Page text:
Steve Hilton

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Steve Hilton is a former spindoctor to Prime Minister David Cameron. In March 2012 he took a one year sabbatical from his job as 'strategic advisor' at Downing Street's policy unit, joining Stanford University as a visiting scholar. [1]

In April 2013, Hilton returned to Downing Street in a part-time unpaid policy role as a member of David Cameron's new Conservative Parliamentary Advisory Board,[2] a role he has since left.

In May 2015 he joined Policy Exchange as a visiting scholar.[3]

Cameron's closest adviser

Formerly in advertising, Hilton worked with Cameron on the 1992 election campaign. He set up his own company, Good Business, but spent six months "in a darkened room", thinking up ways to help his friend to win. Sharp and quick-witted, he is credited with many of Mr Cameron's new buzzwords. [4] He and his wife former Tory spindoctor Rachel Whetstone, who now works for Google were also godparents to Mr Cameron's eldest child, Ivan, who died in February 2009.[5]

Hilton has a 'studiously low profile' but is reportedly involved in every decision Cameron takes, according to The Times. He is 'intensely proud' that by May 2010 only two public photos existed of him with Cameron. 'In one they are standing so far apart that magazines are forced to run it over a double-page spread.' [6] He earnt £90,000 a year.[7]


From 2012-13 Hilton was a visiting scholar at Stanford University's Freeman Spogli Institute for International. This involved teaching, research and writing about government and public services. He was also a visiting fellow at Stanford's Hoover Institution.

Criticism of the 'insular ruling elite'

In May 2015, after the general election, Hilton attacked the way the country is run and warned of an 'insular ruling class' that is threatening democracy in the UK. In an interview with The Sunday Times, he said:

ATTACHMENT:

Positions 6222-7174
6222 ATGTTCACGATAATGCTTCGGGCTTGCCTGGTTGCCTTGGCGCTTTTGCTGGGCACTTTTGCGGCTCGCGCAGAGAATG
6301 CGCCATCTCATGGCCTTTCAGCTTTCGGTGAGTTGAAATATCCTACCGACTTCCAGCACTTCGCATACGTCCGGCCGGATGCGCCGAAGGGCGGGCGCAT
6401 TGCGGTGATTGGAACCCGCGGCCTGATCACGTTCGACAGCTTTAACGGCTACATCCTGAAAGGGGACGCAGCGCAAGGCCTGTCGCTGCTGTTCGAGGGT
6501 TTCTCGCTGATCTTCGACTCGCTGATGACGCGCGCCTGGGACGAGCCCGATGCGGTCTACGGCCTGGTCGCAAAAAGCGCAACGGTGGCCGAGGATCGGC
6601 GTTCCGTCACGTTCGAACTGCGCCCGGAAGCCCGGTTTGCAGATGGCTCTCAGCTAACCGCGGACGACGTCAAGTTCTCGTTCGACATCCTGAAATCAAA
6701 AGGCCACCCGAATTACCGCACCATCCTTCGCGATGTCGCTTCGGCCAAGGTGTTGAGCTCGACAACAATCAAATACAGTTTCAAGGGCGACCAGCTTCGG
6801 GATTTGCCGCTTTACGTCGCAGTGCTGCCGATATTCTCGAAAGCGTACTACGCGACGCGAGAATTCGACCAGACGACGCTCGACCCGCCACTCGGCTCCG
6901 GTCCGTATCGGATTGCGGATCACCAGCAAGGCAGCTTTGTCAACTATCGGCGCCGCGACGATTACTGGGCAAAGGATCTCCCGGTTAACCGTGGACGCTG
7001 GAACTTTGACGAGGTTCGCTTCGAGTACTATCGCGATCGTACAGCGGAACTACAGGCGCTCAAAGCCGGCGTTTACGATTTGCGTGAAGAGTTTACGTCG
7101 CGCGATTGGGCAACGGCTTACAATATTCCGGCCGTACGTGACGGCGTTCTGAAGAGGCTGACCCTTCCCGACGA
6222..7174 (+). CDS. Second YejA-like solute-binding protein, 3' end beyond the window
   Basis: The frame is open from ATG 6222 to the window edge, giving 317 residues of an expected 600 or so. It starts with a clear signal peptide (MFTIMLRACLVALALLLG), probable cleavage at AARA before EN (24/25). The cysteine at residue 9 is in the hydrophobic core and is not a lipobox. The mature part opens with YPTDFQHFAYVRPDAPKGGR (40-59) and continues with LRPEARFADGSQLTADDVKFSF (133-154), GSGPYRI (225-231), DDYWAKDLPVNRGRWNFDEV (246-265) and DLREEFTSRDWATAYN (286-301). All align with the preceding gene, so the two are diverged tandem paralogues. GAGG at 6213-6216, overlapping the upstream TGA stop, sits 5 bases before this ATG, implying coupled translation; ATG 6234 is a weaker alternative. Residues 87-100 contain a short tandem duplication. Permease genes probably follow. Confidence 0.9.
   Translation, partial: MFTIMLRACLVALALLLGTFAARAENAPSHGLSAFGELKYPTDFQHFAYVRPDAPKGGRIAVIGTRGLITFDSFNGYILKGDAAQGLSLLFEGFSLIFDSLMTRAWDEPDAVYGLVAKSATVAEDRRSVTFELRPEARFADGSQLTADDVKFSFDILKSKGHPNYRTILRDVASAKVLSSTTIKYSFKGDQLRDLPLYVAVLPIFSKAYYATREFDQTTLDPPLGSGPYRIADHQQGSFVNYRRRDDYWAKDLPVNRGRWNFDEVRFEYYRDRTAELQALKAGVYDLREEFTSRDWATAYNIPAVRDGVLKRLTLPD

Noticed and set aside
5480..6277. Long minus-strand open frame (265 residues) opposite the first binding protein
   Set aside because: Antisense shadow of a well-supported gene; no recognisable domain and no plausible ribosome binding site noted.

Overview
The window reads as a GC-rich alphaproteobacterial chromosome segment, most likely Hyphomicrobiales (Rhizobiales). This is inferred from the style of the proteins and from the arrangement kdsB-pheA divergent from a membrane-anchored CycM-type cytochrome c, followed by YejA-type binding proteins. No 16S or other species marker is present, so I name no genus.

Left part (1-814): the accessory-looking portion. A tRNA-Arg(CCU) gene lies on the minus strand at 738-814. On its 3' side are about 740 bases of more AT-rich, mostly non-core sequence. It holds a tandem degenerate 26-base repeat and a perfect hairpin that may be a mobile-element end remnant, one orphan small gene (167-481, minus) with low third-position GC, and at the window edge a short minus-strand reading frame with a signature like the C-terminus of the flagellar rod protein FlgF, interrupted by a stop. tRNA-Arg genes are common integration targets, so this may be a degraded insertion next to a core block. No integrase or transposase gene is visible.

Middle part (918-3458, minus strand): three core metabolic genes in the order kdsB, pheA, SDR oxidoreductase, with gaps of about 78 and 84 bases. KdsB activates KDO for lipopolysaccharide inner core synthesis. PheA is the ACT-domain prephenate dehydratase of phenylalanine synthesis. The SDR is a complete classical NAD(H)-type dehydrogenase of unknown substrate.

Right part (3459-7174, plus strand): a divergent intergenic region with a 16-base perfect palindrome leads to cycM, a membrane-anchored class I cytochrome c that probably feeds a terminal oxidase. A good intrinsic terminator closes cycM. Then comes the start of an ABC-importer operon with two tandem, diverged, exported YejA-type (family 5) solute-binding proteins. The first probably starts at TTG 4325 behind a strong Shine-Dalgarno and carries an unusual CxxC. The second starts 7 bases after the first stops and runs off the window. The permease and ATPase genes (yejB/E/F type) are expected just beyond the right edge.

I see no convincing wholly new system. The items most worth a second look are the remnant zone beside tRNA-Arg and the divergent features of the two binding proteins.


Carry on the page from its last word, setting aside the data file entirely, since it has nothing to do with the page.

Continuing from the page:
'When the corporate bosses, the MPs, the journalists [….] all go to the same dinner parties and social events, all live near one another, all send their children to the same schools (from which they themselves mainly came), an insular ruling class develops.
'It is a democracy in name only, operating on behalf of a tiny elite no matter the electoral outcome. I know because I was part of it.'

He also criticised the external influences politicians are subject to:

'It is hard to mistake what donors intend when they give money to political parties and campaigns. Or what business people want when they take politicians and civil servants to dinner, the opera, the Brits, Wimbledon.'[8]



  1. Top British advisor joins Stanford as visiting scholar, Stanford University, 12 March 2012, acc 8 September 2014
  2. Steve Hilton returns to Downing Street for part-time policy role accessed 8 September 2014
  3. David Singleton Hilton signs for Policy Exchange Public Affairs News, 14 May 2015, accessed 18 May 2015.
  4. Anthony Browne and Andrew Pierce, Secretive guru behind the new Dave project The Times, 5 October 2006.
  5. Graham Brough, Tory Lord of the spins The Mirror, 23 May 2010 (accessed September 1, 2010).
  6. John Arlidge, Britain's new political elite The Times, 23 May 2010 (accessed September 1, 2010).
  7. Cabinet Office, Written Ministerial Statement on Special Adviser numbers, costs and revised model contract and code of conduct, 10 June, 2010 (accessed 7 September 2010).
  8. Ruby Stockham Cameron’s ex-guru slams ‘insular ruling class’ in government Left Foot Forward, 18 May 2015, accessed 18 May 2015.